From cyberbullying to online recruitment for terrorist organizations, social media can be a conduit for violence, both on and offline.
But Instagram wants to make moves to change that, and took the first step when it announced a new anonymous reporting feature for Instagram Live videos.
Anonymously reporting a live video will send a prompt that is only visible to the streamer themselves offering a number to a mental health hotline, tips, and the option to reach out to a friend for assistance. The measure is a part of the social media network’s initiative to strengthen its “commitment to safety and kindness,” according to a Tuesday blog post.
The same post also announced that Instagram will now expand its filter to block offensive comments from just comments in English to those in German, French, Portuguese and Arabic, and commission a series of murals around the world to inspire “#KindComments.”
Content encouraging or displaying acts of violence have long plagued social media despite many sites having terms of service or community standards designed to prevent the posting of explicit content.
Twitter has been criticized for tacitly giving white supremacists like Richard Spencer and those who openly post imagery relating to hate groups like the KKK or neo-Nazis a platform for their bigotry, despite ostensibly prohibiting hateful conduct. The network also made little attempt to screen for teenagers participating in the Blue Whale Game, an online challenge of dubious authenticity that has nonetheless claimed multiple lives.
In late August, a woman was charged with nonconsensual dissemination of sexual images after she allegedly filmed the sexual assault of her unconscious friend and then posted videos of the assault to that friend’s Snapchat account. Snapchat’s community guidelines prohibit the dissemination of pornographic content, gratuitous violence and “any illegal shenanigans.”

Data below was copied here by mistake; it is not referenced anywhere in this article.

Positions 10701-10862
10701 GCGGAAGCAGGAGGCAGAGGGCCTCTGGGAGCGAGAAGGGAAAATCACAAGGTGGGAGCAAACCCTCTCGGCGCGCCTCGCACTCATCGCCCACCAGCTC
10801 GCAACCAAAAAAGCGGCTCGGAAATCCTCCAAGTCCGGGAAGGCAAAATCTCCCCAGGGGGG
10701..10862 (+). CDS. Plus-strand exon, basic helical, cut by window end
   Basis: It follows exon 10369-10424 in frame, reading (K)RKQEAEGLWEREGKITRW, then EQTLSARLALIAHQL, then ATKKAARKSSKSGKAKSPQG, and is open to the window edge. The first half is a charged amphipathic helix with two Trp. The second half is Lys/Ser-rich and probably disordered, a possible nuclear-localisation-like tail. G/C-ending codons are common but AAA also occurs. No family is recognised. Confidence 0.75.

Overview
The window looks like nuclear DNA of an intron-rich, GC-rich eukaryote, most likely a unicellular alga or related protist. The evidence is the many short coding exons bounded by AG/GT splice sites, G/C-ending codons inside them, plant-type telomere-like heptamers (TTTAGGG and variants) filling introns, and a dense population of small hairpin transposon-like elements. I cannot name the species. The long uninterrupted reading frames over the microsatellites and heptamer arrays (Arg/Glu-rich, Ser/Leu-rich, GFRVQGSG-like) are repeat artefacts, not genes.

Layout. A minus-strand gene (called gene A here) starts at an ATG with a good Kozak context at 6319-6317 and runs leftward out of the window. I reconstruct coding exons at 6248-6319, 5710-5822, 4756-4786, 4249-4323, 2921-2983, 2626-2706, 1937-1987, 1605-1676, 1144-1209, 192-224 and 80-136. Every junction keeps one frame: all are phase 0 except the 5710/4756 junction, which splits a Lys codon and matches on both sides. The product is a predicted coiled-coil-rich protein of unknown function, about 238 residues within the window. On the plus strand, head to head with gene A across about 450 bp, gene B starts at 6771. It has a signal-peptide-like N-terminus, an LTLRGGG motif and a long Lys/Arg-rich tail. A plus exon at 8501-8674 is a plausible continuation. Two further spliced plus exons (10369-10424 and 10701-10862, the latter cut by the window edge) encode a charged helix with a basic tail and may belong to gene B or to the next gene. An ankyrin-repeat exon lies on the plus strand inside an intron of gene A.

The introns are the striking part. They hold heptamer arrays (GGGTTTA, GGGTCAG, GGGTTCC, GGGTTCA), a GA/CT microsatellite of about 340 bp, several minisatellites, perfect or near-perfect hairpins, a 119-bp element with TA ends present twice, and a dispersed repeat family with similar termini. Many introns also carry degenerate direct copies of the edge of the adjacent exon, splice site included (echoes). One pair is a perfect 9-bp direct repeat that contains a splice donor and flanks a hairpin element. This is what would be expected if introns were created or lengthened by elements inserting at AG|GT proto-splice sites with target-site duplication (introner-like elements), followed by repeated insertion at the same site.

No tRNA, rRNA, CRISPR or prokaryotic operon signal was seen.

And when live-streaming enters the equation, monitoring content appears to grow even more complicated for these networks. Multiple incidents of violence have transpired via Facebook Live, including the self-immolation of a Memphis musician in May, who doused himself on kerosene and attempted to kill himself and a former girlfriend while streaming live video to his Facebook feed.
Instagram has also dealt with its share of broadcast violence, despite the fact that its [community guidelines] explicitly state that “sharing graphic images for sadistic pleasure or to glorify violence is never allowed” on the site. In April, 13-year-old Malachi Hemphill accidentally shot and killed himself on Instagram Live. In August, alleged domestic abuser and rapper XXXTentacion appeared to fake his own suicide on an Instagram Live video that he later claimed was a music video preview.
But what will the efficacy of this new anonymous reporting, which chiefly targets self-inflicted violence, be?
On one hand, anonymity grants a certain freedom from repercussions when it comes to social media, as evidenced on apps like the now-defunct Yik Yak or summer craze Sarahah, both of which became breeding grounds for bullying. It’s easy to imagine users anonymously reporting friends, enemies or even unpopular celebrities as they live-stream as a new method of trolling.
But if the measure can provide the necessary resources to any individual who is struggling and projecting those struggles online, then maybe it’s worth the inconvenience.